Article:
“There are thefts, damage, and break-ins every single night. I have video of one of them trying to get into my car on two separate occasions. This has made me quite nervous, as I live alone. Every time I hear a motion notification from my cameras now, I am on edge and checking the live feed. There is not enough police presence; these thieves know that and are not worried about getting caught, as the courts will just let them back out on the street,” said Michelle Scott. “I sent an email to OPP Haldimand with the video footage; I have received no response from them. I understand the OPP are working the best that they can with resources provided. I don’t fault the OPP department for the lack of protection.”

Car windows smashed by a sledgehammer or large object is an issue reported by multiple residents across the town.

“Our neighbor had her windows smashed out with a sledgehammer two nights ago. Our other neighbour left her doors unlocked and her car was rummaged through. Also, cars outside of Girling Auto Body got ransacked as well. All on the same night on Maple Street,” said Christian Kai.

“They smashed the window out of my truck about four weeks ago on a Sunday morning at 7 a.m. in the daylight with someone telling them to stop and they just kept hitting the window until it broke, all for about four bucks in change,” added Steve Asher.

The words ‘neighbourhood watch’ have been mentioned by more than one Dunnville resident on social media. This has led to more than one attempt to get residents more involved in looking out for each other. Melissa Gagne spoke about the motive behind the online group Dunn-ville Take Charge, which she helped organize.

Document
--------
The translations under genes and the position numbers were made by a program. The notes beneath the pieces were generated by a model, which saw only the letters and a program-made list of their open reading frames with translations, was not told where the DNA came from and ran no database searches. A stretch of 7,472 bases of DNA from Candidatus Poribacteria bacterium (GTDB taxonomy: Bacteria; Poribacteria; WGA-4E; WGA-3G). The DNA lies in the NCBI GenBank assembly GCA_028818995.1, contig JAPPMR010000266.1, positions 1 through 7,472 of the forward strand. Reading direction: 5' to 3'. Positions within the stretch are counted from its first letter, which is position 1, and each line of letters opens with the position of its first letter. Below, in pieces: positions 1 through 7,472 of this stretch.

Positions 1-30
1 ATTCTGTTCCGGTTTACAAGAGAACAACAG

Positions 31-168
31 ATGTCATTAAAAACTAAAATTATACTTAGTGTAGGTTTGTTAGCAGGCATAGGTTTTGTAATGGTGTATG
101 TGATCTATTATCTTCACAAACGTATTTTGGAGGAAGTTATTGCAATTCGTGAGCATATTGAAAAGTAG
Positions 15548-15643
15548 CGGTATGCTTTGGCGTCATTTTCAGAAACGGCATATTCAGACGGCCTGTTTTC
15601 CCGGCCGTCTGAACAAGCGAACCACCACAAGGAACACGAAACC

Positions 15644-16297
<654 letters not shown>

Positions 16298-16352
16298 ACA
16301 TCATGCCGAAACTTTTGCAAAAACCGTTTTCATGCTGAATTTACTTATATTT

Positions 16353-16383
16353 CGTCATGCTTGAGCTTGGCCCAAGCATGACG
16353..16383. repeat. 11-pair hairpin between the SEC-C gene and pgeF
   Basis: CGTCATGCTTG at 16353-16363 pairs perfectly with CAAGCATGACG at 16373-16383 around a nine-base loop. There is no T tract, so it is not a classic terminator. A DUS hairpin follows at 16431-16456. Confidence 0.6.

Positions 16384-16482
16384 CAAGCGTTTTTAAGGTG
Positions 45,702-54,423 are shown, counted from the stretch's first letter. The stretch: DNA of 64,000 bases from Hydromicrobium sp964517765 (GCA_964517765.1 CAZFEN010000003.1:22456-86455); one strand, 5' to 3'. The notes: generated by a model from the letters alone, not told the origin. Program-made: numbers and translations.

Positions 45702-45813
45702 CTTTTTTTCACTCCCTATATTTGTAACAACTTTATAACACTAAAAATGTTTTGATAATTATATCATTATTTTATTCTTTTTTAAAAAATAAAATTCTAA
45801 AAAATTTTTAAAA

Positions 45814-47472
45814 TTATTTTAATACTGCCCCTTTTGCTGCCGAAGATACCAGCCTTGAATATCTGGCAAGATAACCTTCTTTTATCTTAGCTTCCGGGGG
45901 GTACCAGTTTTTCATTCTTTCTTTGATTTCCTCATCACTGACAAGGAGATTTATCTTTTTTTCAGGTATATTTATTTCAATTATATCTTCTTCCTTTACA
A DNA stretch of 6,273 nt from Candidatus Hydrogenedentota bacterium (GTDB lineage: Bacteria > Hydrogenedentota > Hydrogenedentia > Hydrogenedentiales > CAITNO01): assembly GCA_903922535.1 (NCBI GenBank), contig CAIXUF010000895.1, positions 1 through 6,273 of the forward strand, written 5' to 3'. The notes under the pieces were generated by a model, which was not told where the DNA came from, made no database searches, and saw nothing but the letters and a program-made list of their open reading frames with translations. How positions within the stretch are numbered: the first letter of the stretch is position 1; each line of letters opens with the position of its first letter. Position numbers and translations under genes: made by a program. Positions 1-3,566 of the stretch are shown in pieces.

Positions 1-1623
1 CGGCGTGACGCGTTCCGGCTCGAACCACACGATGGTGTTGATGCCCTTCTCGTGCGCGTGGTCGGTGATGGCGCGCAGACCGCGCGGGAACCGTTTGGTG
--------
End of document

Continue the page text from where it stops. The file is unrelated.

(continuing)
“The end plan is to have an active neighbourhood watch in town, but at the moment the group’s purpose is for sharing information and suspicious activities and crimes when they happen,” said Gagne. “It’s getting bad and scary. A few people I know now drive around town at night to keep an eye on the town themselves.”

Both LeClair and Hewitt had advice for handling the concerning rise in crime in Dunnville.

“Anyone who notices any suspicious activity, persons, or vehicles should call police. Residents should keep garages, sheds, homes, and vehicles locked. Many of these thefts were to insecure properties,” said LeClair.

“I encourage those of you who are frustrated to let our Provincial member know as well so pressure can be applied to the Attorney General who can set better expectations on our judicial system,” said Hewitt.